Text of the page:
Teachers currently seeking to develop their knowledge, experience and confidence may elect to:
Read newsletters, books and articles written by other practitioners
Listen to podcasts and watch webinars and online video content
Discuss the issues they face in forums and social media channels
Subscribe to MOOCs and other online courses
Attend a hub meeting, conference or training day
This is certainly not an exhaustive list by any means; I believe that the purchase cost, level of engagement and impact on teachers are lowest toward the top end of this list. While attending face-to-face training events can be the most expensive in terms of purchase cost, teacher cover, time and travel expenses – I believe them to be the most effective in terms of supporting teacher development. Unfortunately, increased financial pressure on schools has curtailed the amount of these opportunities that teachers can avail of.
Thanks to the support of Exa Education, I’ve been able to offer a roadshow of free Computing CPD events for teachers around the country and the feedback from these has been very encouraging. In no way is this meant to compete with or replace all of the other initiatives currently taking place. In fact, I’ve been championing for example, the resources already freely available from Computing At School, CAS Barefoot, the Raspberry Pi Foundation, Phil Bagge’s Code-It and Code Club. Teachers attending the roadshow events have found these events more accessible than the alternatives on offer.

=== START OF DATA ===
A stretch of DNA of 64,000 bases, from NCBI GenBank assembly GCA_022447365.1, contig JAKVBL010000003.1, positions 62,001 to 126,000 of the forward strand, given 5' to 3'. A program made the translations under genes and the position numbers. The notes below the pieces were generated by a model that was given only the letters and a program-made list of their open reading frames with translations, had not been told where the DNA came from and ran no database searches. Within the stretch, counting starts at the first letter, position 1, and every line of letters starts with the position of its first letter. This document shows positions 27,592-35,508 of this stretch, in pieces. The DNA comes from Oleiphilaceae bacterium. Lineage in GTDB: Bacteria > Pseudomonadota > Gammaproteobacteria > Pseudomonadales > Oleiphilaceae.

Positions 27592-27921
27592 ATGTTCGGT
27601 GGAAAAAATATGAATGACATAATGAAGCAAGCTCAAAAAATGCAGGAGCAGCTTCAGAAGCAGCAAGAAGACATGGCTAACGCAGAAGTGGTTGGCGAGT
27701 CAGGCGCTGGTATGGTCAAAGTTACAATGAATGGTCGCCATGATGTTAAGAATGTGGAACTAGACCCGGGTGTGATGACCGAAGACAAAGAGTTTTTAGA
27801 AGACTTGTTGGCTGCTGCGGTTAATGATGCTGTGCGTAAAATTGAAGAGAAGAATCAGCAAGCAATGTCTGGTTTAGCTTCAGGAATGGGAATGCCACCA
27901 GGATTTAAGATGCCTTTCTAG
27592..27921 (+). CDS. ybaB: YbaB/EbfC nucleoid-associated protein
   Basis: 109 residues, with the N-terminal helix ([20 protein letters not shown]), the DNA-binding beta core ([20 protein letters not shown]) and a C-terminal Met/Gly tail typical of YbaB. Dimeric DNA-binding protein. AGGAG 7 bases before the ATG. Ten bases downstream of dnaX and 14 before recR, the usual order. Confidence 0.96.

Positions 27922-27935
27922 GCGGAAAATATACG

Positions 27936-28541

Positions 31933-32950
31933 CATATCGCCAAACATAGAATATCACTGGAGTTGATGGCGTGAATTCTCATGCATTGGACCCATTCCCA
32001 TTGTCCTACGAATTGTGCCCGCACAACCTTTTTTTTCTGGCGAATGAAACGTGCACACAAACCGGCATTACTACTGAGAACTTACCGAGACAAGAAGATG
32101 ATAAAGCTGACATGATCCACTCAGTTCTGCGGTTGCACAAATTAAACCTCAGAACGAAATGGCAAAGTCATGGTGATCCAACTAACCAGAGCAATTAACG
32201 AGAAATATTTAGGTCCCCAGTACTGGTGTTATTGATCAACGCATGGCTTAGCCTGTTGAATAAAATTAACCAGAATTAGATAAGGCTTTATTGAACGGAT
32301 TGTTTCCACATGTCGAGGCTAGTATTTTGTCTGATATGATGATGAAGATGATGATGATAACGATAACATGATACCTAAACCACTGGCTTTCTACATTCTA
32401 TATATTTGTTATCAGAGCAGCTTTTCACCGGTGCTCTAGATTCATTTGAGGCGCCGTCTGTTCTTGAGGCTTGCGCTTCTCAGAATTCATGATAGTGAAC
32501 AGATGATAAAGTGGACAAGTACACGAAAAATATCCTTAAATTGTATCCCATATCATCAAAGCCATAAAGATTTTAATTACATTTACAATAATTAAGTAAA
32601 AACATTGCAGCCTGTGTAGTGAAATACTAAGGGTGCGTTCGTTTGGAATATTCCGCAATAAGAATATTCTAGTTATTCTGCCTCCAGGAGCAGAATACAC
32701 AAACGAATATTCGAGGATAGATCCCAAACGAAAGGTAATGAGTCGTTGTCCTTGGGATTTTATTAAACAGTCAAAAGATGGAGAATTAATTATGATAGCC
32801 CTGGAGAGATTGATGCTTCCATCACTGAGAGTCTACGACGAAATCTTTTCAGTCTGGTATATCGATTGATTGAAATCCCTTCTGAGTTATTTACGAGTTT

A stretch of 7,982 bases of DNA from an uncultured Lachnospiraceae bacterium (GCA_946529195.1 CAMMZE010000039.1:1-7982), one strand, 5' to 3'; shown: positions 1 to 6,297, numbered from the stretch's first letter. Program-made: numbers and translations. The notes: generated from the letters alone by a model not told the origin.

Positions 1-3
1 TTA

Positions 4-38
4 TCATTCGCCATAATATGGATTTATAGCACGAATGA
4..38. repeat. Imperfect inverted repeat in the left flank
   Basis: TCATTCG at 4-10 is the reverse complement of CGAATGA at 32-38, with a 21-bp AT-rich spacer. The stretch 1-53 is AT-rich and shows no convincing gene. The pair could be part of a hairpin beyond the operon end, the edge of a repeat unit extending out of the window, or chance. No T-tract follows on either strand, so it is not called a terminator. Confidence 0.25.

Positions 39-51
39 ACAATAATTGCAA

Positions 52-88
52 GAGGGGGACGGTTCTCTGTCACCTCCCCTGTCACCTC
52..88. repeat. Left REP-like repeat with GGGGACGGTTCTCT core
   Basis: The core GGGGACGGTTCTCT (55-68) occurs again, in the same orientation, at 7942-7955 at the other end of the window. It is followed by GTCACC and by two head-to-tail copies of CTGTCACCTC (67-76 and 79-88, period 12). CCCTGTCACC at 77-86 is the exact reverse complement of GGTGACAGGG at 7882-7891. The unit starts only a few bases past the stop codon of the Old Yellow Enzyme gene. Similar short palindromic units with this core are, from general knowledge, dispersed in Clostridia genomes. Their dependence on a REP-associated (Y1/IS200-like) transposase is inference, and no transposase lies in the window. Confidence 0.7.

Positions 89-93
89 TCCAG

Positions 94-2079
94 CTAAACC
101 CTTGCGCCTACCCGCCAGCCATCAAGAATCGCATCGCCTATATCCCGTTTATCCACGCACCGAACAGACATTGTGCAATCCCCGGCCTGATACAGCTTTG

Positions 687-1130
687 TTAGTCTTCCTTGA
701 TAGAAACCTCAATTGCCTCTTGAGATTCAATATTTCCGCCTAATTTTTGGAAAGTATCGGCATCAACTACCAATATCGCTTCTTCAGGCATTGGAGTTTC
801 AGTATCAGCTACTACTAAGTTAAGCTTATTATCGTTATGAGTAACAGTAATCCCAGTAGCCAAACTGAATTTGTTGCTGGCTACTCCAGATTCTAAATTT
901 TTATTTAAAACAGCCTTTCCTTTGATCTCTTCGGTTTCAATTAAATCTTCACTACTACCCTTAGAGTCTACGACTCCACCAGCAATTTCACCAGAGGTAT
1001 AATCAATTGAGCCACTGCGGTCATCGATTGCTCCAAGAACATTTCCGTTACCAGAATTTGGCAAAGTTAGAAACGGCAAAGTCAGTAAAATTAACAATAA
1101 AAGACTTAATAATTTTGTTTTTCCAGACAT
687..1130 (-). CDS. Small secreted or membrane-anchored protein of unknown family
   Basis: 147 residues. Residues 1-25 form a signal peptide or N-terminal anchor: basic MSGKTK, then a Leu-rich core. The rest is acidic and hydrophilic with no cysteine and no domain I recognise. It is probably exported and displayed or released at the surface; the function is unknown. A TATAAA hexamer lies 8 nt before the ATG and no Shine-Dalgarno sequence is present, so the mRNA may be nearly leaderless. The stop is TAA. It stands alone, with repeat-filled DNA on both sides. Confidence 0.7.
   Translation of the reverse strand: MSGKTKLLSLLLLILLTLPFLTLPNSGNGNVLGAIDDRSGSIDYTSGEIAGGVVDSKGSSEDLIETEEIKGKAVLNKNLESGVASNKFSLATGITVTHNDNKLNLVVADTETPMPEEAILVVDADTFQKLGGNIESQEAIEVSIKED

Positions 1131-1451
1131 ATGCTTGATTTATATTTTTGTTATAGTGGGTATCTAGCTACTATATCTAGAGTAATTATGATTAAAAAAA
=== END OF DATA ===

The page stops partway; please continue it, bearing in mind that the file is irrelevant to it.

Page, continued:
The real purpose of my visit to Northampton was to run a roadshow event on Wednesday at the invitation of Kay Sawbridge, the teacher who has successfully managed to petition parliament over the removal of the GCSE in ICT.
In the morning session, primary school delegates were able to experience a CAS Barefoot lesson suitable for KS1/KS2 and then a CodeClub activity which was presented by Katherine Childs, Code Club East Midlands Regional Co-ordinator.
Then after lunch, a mixture of primary & secondary teachers explored the educational potential of Python and Minecraft with a hands-on session using Raspberry Pi computers. During the after school twilight session, secondary teachers were presented with approaches for teaching and then assessing the knowledge and understanding part of the Computing curriculum in Key Stage 3 and GCSE. Each session included many reflective opportunities for teachers to share with each other the challenges they face, the solutions they’ve been using and how they might apply the content we explored in the session.
I would like to thank Kay Sawbridge and Caroline Chisholm School for hosting the roadshow, as well as sponsors Exa Education and EasiPC Computer Services. I hope to return to Northampton again in the Summer Term.
Photos from the event: [https://goo.gl/photos/19C6gon4M7cvsHUf6]
Slides from the Primary Computing session: [http://exa.im/3feb16.am]
Resources from the Minecraft, Python and Raspberry Pi session: [notes]
Resources from the Secondary Computing session: [notes]